Turduckens And HPC Deliciousness

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It is now November, and Novembers rarely go by where I don’t stop and think of Turducken. For those who are unfamiliar, the Turducken is a beautiful culinary franken-bird where a turkey is stuffed with a duck that is stuffed with a chicken. To accomplish this feat, the chicken and duck must be de-boned, and the turkey must be partially de-boned. It looks something like this while you are doing it:

IMG_0904 The first year that my older brother convinced our family to take this beast on, we decided to go full bore and make three different kinds of stuffing between each bird, as you can see to the left. One you have finished de-boning (this is the excruciating part, you can just buy de-boned birds for more, but like I said, full-bore) and laying out the stuffing, you need to stitch your bird back together; this adds to the franken-bird effect:

IMG_0911Once stitched, you cook your masterpiece for a few hours longer than it’d take if it were just a turkey – I think it was 12 or so for us – and you will eventually have a turducken. How does this relate to HPC, you say? Well, correctly preparing a turducken has a lot in common with keeping your data center / cluster / computing resources running smoothly:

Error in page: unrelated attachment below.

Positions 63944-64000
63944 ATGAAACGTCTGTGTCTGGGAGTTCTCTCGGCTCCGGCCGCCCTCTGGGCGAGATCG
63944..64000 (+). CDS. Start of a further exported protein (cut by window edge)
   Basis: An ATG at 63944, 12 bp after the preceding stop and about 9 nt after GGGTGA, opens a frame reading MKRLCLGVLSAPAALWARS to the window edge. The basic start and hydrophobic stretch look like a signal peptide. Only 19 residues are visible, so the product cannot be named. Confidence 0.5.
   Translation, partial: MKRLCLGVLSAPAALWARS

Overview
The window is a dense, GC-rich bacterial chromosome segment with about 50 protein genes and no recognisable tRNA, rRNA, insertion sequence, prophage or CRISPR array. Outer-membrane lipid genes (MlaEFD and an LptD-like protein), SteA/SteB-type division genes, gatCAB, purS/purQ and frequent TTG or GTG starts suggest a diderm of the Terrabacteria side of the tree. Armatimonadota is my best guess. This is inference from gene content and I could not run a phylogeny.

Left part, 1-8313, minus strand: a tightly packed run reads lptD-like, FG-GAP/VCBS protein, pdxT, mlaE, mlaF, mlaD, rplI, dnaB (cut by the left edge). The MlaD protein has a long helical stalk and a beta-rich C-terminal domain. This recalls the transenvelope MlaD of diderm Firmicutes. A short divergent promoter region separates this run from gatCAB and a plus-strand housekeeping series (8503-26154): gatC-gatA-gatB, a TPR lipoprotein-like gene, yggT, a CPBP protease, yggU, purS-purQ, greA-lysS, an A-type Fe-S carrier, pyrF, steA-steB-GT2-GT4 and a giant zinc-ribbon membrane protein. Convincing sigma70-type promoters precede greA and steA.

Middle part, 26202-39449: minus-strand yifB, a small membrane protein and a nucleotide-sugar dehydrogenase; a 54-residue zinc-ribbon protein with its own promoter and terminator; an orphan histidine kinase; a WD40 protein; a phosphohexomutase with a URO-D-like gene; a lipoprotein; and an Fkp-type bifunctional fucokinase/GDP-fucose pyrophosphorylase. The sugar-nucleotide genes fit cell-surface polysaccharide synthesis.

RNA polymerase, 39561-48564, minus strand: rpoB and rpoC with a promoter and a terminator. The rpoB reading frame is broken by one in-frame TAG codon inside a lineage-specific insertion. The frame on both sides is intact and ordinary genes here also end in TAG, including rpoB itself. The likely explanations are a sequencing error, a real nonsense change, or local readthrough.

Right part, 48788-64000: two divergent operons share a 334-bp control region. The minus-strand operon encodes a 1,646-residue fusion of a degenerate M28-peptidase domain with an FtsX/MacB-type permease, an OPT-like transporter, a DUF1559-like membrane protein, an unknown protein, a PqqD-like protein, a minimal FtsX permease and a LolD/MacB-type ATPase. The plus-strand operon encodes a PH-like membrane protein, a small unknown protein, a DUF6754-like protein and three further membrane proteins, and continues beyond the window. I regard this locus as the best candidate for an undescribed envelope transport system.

• Everything needs to work together – when a turducken is baking, the duck bastes both the turkey and the chicken, because it is the juiciest (technical term) of the three birds. In a well-functioning HPC environment, the test and development portion of the cluster helps ensure that all software meets the needs of your specific site, resulting in a delicious, moist experience for the end user’s palates.

 

  • Everything is well-contained – nothing is worse than a 1 hour job taking 2 hours to execute because another job is using more resources than it is supposed to. The jobs need to be protected from each other, and at SC ’15 you can come by and discuss containers and cgroups with us, two new, additional resources we’re providing to make sure the jobs are protected from each other. A turducken isn’t a magical franken-bird of deliciousness if the chicken and duck and poking out the ends of the turkey, and your users will have a bad taste in their mouths if other jobs aren’t well-contained and mess with theirs.

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  • The final result is beautiful – one vertical slice of that turducken tastes so good it makes you want to forget that it took like 15 hours to prepare this thing and might even allow your older brother to talk you into making it again the next time the family is all there for Thanksgiving two years later before you vow that you’ll definitely buy de-boned birds if you ever do it a third time. Strictly hypothetically speaking, of course. When your site is running smoothly your users are allowed to do their research and advance all kinds of science; it allows you to stop and think about all of the problems that are being solved and will be solved due to the modern miracle that is high performance computing.

Come stop by our booth #833 at SC ’15 and hopefully we can help make sure you and your users are having a delicious, never dry, HPC experience. Let Moab and Torque bake in between your user’s work and your hardware, and whatever you do, have a wonderful end of year, whatever your end of year traditions may be and no matter what your older brother tries to talk you into.

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